The radio arrived with the internal battery charged to about 70%, which is the condition the battery should be in for shipping.
 
I also got the GPS module with mine.  It was offered for free, so this was the that closed the deal for me.  The GPS module came pre-installed, but it does not include a GPS antenna.  It turns out that I have an GPS antenna from the Android Automotive Head Unit Reviewed Here, so at least for the time-being, I can use that antenna for testing.
 
When the unit arrived and I took it out of the so-called "carry case" a small screw and a nut fell into the case.  It turns out that all of the screws that attach the So-239 antenna socket to the chassis were loose, and one was missing.  Using a pair of forceps, I was able to re-install the screw and nut in it's place, and tighten the other 3.  Yes, a drop of Loctite blue was probably called for, so I may end up doing this job again.
 
The fact that the screw fell out is unremarkable, but the fact that the nut escaped from the inside illustrates that this radio is not at all sealed from the outside environment.  Despite advertising showing the radio covered in drops of water, it is not at all environmentally sealed.  No Environmental rating (IP) is stated in the specifications.  The circuit boards are not conformal coated. In this reviewers' opinion, the pictures showing the radio being used in unprotected environments are false and misleading.  If the radio is used for field operations, it should be protected in a water proof bag or "dry bag".  As mentioned, the included box is too small to actually enclose the Q900 and need accessories, and it is also not waterproof against submersion, but I will give it credit for at least some environmental protection against minor splashing, and better than nothing against a humid environment.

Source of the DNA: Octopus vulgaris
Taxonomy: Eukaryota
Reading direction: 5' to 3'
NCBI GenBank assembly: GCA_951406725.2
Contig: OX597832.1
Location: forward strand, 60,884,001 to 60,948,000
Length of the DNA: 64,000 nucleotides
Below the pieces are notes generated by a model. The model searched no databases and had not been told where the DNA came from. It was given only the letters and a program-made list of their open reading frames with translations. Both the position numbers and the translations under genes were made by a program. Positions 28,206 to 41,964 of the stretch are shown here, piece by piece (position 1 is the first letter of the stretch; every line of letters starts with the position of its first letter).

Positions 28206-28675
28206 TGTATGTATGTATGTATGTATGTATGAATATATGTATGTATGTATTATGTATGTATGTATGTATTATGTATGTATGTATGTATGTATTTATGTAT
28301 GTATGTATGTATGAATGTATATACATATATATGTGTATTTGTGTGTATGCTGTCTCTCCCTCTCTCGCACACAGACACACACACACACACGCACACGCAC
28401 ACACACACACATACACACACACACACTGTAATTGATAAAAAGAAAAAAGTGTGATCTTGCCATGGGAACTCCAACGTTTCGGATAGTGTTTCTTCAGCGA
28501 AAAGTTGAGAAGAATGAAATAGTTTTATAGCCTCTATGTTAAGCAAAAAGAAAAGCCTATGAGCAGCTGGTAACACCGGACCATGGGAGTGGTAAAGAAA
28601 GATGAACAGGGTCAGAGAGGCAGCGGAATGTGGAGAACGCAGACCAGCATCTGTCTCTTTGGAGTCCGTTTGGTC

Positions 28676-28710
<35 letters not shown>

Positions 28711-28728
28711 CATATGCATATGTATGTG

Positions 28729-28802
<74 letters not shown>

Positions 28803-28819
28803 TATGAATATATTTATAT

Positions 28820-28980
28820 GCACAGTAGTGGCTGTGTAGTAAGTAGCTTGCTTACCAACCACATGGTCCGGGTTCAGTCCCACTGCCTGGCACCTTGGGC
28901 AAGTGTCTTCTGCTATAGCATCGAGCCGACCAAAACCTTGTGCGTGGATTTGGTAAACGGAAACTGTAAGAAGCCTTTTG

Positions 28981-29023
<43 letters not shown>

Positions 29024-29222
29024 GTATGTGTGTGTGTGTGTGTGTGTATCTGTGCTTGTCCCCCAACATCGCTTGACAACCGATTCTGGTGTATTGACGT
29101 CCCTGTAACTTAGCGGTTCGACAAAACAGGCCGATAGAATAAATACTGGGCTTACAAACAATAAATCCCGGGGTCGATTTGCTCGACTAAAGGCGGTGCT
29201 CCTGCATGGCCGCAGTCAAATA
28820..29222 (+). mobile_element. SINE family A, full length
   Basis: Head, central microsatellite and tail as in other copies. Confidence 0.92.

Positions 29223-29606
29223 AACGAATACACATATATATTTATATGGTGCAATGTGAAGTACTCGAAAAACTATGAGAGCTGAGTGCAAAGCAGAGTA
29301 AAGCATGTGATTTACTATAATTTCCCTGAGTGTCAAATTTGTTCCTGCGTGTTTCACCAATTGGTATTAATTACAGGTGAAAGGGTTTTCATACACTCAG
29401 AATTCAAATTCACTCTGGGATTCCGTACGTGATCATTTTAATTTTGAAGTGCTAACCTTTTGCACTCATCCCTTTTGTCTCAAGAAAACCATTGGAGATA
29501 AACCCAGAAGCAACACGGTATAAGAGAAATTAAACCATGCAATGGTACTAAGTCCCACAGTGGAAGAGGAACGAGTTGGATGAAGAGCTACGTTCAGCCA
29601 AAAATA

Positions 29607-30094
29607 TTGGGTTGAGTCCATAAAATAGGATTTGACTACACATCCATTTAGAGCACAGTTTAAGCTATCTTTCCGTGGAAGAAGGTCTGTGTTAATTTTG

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« Last Edit: Jun 4th, 2022, 11:54am by Administrator »  

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Re: Aliunce HS2/Radiodity Q20/Q900 SDR Transceiver
Reply #2 - Jun 4th, 2022, 1:49pm
 
What Works and What Doesn't -- SDR Transceivers known as:
Aliunce HS2,  Radiodity Q20, or simply unbranded "Q900".

 
What Doesn't Work
Call me pessimistic if you want, but I feel it is appropriate to warn potential consumers of the limitations of this device.  What works will be listed last so that we leave on a good note.  These lists are in random order for now, but I'll clean them up as I continue to work with the radio.  Check back as this review is currently a live document.
 
  • The GPS module installed in mine works, but only displays basic GPS info in extremely small text on a dedicated screen.  I thought that at the very least, there would be a way to set the radios internal time from the GPS time, but there does not seem to be any way to do that.  It also displays GPS speed, but it is so small as to be completely impractical while driving.
  • The radio copies the communications protocol from a Yaesu FT-817, but it does not work if connected to CHIRP, and Yaesu FT-817 is selected.  The Radios memories cannot be read or written.  The provided BT app does not include any way to select/edit/read/or write the radios channel memories.  In other words, I have no user friendly way to program/edit/name channel memories at this time.




 
 
What Does Work
There is some good news.  In fact, quite a bit of it.  This radio has great potential if they continue to provide firmware updates, and information for the developer community.
 
  • It is solidly constructed, and with the exception of the mentioned lack of environmental protection, it should withstand even those bad things that happen to nice radios.
  • It has good receive and is very usable out of the box at least for casual Short Wave listening without messing with dozens of SDR parameters.  It include features such as live CW decoding.



 
What works with Linux?
  • JTDX on Linux works with the same settings as shown in the manual for the Windows version.